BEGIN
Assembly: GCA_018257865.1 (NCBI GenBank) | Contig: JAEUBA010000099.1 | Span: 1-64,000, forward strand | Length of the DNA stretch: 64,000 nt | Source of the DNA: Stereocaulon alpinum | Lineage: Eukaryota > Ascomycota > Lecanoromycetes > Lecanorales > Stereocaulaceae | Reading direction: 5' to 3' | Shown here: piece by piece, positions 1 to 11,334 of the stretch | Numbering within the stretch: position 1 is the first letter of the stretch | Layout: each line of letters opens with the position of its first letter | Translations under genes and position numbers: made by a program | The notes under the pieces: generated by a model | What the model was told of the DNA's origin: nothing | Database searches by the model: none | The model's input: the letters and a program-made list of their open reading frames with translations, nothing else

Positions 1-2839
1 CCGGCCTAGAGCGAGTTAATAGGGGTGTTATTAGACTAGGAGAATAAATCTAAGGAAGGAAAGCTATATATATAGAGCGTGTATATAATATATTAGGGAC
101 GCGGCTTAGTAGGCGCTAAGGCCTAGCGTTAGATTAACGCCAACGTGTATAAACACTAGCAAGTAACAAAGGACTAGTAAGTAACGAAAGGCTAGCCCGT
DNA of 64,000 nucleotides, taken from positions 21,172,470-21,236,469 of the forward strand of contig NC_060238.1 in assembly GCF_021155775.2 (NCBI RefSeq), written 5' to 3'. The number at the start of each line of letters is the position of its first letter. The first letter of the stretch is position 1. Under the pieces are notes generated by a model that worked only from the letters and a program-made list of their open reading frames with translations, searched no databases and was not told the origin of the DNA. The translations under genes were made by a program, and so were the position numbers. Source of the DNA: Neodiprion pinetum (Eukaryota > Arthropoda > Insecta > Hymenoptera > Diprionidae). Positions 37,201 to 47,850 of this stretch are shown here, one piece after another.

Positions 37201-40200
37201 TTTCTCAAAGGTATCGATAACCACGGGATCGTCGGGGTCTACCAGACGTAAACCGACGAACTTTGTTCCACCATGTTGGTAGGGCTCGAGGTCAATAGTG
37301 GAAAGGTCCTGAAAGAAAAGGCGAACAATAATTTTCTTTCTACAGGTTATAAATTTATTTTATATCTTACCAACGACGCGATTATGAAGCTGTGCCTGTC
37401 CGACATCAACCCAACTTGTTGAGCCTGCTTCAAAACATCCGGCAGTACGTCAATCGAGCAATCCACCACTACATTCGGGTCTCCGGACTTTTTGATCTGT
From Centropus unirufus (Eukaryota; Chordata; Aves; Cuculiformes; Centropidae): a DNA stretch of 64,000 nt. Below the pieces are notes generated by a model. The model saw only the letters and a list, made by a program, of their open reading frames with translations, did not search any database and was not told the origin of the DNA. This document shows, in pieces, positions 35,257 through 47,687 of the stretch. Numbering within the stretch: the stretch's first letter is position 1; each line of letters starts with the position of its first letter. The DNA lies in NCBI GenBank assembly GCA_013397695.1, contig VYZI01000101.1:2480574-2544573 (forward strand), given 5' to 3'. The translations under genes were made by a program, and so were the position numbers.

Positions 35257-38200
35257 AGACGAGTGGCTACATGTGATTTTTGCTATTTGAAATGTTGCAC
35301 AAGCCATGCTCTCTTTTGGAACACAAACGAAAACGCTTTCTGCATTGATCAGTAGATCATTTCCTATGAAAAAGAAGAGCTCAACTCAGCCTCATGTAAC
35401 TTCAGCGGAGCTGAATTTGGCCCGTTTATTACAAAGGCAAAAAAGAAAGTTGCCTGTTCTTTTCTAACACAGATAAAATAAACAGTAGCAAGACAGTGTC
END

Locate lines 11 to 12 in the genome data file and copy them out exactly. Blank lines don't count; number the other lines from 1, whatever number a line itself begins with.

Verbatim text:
Positions 35257-38200
35257 AGACGAGTGGCTACATGTGATTTTTGCTATTTGAAATGTTGCAC